The compact size makes this crape myrtle variety a perfect rounded shrub for small gardens.

Blooms and foliage

Coral magic crape myrtle (1)

Coral magic crape myrtle develops several clusters of colorful pink flowers from early summer. You can also trigger a second bloom cycle in late summer by deadheading the spent flowers that sprouted during the first bloom. The second cycle of flowers can last well into early autumn (September).

The flowers only sprout from new spring season growth. The young leaves from which the blooms emerge are characteristically red-tinted but gradually turn olive green as the season progresses into the summer.

Note: This crape myrtle variety blooms prolifically during the first bloom cycle, but the number of flowers will be noticeably fewer during the second bloom. Depending on environmental conditions, there may also be no second bloom cycle for your crape myrtle.

Growth rate 

As it grows as a shrub rather than a tree, coral magic crape myrtle grows relatively slower than most other crape myrtle varieties. The average growth rate for this genus of crape myrtle is 0.5’-1 inch per year.

If you’re looking to grow a high landscape hedge for privacy quickly, this might not be the best variety for you.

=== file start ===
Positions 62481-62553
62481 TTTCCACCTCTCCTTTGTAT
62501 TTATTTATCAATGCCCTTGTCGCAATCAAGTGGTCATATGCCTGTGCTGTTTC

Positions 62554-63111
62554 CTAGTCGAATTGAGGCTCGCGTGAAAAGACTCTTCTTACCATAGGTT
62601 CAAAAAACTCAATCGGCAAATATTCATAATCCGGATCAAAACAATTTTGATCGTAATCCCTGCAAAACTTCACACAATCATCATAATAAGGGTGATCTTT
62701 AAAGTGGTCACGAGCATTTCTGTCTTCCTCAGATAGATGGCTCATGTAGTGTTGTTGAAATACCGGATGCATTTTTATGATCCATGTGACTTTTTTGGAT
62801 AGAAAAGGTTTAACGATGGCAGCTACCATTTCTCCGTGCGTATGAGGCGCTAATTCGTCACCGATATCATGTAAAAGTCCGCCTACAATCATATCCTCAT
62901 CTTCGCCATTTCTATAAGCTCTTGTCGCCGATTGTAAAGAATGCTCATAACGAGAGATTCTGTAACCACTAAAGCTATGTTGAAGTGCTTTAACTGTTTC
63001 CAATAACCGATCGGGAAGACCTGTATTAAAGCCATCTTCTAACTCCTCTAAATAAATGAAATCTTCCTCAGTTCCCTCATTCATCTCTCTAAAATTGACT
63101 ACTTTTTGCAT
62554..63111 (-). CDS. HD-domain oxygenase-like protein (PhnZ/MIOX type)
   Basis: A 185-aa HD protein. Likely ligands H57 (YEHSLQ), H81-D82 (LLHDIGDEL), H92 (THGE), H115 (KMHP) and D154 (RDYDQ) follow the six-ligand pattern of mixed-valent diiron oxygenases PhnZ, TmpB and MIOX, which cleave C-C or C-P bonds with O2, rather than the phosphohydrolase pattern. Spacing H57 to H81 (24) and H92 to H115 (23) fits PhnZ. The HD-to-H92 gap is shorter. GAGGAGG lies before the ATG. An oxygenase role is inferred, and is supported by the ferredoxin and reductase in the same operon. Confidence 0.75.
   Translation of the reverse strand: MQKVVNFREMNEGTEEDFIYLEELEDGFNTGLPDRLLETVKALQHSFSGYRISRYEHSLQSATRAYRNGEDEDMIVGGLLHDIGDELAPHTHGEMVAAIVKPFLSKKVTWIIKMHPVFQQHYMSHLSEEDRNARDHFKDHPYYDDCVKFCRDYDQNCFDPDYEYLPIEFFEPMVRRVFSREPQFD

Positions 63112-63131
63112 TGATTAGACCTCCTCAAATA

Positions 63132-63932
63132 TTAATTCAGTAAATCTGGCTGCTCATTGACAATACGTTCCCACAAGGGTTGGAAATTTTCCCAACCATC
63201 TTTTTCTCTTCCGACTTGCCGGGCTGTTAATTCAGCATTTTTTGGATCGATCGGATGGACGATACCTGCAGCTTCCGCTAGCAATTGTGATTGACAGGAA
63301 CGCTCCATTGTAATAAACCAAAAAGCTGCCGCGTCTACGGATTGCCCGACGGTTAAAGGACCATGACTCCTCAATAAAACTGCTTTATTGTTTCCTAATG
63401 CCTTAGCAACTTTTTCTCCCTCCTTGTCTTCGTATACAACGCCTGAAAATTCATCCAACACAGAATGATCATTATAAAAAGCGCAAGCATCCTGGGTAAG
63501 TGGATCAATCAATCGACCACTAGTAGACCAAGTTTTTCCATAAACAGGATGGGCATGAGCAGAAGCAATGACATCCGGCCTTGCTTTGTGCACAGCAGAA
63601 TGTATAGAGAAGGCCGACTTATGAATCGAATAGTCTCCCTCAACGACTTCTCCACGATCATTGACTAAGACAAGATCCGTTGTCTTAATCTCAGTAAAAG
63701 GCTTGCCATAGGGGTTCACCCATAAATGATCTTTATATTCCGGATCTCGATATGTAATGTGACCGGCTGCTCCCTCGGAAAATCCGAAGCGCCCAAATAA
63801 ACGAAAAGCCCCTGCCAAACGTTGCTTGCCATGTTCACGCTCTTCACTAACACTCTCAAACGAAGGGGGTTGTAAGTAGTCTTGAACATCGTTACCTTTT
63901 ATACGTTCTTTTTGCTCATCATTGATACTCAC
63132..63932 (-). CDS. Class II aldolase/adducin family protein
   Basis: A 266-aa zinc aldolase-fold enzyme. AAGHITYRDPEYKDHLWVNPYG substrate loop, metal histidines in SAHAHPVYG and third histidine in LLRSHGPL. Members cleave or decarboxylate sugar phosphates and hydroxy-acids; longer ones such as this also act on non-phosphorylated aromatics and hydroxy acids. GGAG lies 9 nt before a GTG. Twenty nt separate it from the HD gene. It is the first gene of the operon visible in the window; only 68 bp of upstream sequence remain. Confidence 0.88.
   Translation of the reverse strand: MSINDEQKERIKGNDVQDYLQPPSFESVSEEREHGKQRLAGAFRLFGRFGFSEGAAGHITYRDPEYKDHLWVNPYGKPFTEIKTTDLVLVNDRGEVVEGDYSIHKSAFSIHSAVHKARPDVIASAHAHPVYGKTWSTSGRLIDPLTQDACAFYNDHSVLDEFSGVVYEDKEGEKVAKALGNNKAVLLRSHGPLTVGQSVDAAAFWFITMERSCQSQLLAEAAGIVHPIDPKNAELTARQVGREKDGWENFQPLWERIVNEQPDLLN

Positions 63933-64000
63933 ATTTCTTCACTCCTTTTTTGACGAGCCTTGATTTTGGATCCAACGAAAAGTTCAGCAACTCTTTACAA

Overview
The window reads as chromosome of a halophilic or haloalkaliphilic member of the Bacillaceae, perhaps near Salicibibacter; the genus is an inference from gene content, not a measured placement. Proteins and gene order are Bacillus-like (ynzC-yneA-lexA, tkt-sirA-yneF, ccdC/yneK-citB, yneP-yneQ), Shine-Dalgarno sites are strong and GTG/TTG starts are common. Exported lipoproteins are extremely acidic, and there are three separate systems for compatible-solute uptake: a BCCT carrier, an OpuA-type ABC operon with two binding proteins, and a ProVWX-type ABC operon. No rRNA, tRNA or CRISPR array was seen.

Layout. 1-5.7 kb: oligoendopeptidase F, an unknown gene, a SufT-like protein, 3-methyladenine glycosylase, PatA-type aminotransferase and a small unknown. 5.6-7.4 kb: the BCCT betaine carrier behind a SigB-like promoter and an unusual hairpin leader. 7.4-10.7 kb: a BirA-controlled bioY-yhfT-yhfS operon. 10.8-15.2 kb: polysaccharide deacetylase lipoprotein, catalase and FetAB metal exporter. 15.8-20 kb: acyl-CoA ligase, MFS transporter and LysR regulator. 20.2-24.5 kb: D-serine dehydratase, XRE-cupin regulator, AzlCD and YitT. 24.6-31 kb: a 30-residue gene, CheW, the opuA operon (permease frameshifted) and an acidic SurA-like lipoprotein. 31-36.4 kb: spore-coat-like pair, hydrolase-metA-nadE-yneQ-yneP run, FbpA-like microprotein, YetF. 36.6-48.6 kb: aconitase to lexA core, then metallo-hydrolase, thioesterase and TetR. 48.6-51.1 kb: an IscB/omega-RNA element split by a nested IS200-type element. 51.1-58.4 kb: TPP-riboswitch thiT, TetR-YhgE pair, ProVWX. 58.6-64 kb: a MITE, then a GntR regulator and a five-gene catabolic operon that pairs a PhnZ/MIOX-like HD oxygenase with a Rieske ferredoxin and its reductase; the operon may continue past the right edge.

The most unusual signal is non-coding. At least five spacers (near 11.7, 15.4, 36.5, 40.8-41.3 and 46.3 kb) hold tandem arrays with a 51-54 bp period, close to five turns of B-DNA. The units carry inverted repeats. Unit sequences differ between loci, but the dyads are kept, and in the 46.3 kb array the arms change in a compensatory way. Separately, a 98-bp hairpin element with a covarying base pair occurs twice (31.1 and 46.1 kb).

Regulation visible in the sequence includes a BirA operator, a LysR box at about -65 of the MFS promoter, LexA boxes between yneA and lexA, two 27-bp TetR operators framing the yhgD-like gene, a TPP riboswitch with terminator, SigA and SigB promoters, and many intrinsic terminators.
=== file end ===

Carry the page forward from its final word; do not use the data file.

How to grow and care for the coral magic crape myrtle

Here’s a guide to thecare  requirements of the coral magic crape myrtle plant:

Spacing when planting

Crape myrtle is a compact plant. You can plant crape myrtle trees between 72 and 96 inches apart. Avoid planting them closer than 70 inches apart. Close proximity will cause competition for resources, leading to stunted growth and increased vulnerability to pests and diseases.

Light

Lagerstroemia coral magic prefers growing in full, uninterrupted sunlight. It has good heat tolerance and won’t suffer heat stress from continuous sun exposure.

This variety also withstands partly-shaded growing conditions. It will, however, show signs of stress when grown in heavily shaded areas. Ensure your Lagerstroemia trees get at least 6 hours of direct sunlight each day.